It's a stall, but under the DQA, the stall can only last so long. Frustrating though it may be, this slog is infinitely speedier than any of the attempts at rescheduling that have come before.
Consider the first petition, filed in 1972. Only two years after marijuana was lumped with LSD, heroin and mescaline in Schedule I, NORML filed the first petition with the Bureau of Narcotics Enforcement, the predecessor to the DEA, which stalled for three years, and then denied to hear the petition. A court forced them to hear it, then the DEA (formed in 1973) killed it without any hearings. A higher court of appeals again forced them to hear it, but it was easily killed off once more. Finally, in 1986, after another exhaustive, grinding court fight, the DEA caved in and assigned the investigation to its own DEA administrative law judge, Francis L. Young.
Young spent two years hearing the testimony of scores of scientists, doctors, medical marijuana patients, law enforcement officers, agents, corrections officials and the like, and in 1988 came back with a stunning verdict. In one of the most celebrated documents in the history of pot activism, Young issued a 100-plus-page ruling, saying not only that the DEA must move pot to Schedule II, to have controlled medical use like cocaine and opium, but that “the evidence in this record clearly shows that marijuana has been accepted as capable of relieving the distress of great numbers of very ill people, and doing so with safety under medical supervision. It would be unreasonable, arbitrary and capricious for the DEA to continue to stand between those sufferers and the benefits of this substance in light of the evidence of this record.”
“And he's one of them!” cries Joe Elford, staff attorney for Americans for Safe Access, the chief author of the group's DQA petition. “Anyone who does administrative law generally thinks of it as a kangaroo court. It's one of their boys ruling on one of their issues, and you basically expect to lose, and hopefully you might get some relief from a real court down the line. But it was absolutely astounding that a DEA administrative law judge would make such findings and certainly to make 'em so forcefully.”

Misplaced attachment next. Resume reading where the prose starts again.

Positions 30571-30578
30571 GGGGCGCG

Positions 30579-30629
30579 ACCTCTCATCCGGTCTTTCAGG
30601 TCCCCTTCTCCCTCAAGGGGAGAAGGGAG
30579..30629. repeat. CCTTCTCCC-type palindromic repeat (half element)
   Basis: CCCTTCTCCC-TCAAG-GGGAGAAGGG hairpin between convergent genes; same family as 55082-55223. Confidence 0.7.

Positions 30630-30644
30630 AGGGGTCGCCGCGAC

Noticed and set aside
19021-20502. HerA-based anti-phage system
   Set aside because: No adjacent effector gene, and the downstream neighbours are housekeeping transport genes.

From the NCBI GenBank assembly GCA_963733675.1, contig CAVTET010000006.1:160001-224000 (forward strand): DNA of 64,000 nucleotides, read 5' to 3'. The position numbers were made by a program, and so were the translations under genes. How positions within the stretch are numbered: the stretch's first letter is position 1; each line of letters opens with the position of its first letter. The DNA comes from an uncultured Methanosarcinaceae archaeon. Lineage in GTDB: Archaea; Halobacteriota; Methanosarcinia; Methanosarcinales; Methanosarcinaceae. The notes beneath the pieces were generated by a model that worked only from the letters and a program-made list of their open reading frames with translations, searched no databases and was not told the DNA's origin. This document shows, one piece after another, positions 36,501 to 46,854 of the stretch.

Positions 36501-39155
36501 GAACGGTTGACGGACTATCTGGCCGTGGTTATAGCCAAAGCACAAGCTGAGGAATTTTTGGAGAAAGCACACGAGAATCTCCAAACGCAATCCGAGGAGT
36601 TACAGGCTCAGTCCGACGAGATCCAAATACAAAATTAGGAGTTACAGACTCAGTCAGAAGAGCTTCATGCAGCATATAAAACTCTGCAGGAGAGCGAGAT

Of course, the DEA swept it all under the rug. It decided that Young had applied the wrong standard, that the testimony of doctors and patients didn't show “a currently accepted medical use.” The record had to show controlled scientific testing-which neither the FDA nor the DEA would allow by law.
That decision went through five appeals before it was finally dead, in 1994, 22 years after the petition had been filed. But the movement to reschedule marijuana saw cracks in the feds' armor and picked up steam. Dr. Jon Gettman, then the director of NORML, filed a new rescheduling petition in 1995. This was finally denied in 2001-it only took seven years this time-but the reasons why it was denied were more specific and attackable. The phrase “arbitrary and capricious” began to resonate. It's a magic set of words among lawyers, epecially those fighting regulatory agencies. The FDA, for instance, has to set criteria to define “currently accepted medical use,” and if it departs from them, it has abused its discretion, which is against the law.
That's where the DQA comes in. The new petition filed by Americans for Safe Access invokes the DQA to charge that the FDA abused its discretion on three of its five criteria in denying Gettman's 1995 rescheduling petition. Whenever the FDA deviates from its own criteria, it seems they made an arbitrary and capricious decision. That's the legal basis for the case. Plus there's more.
“That process requires, by statute, a full and scientific medical review,” says Gettman, who now has a new rescheduling petition before HHS as part of a coaltion. “That review is supposed to cover both the scientific evidence in the petition and everything else that's relevant. Now, what ASA is doing with the Data Quality Act, as I understand it, is that they're arguing that HHS's review of this 1995 petition of mine was inadequate and that it didn't cover all the available information.”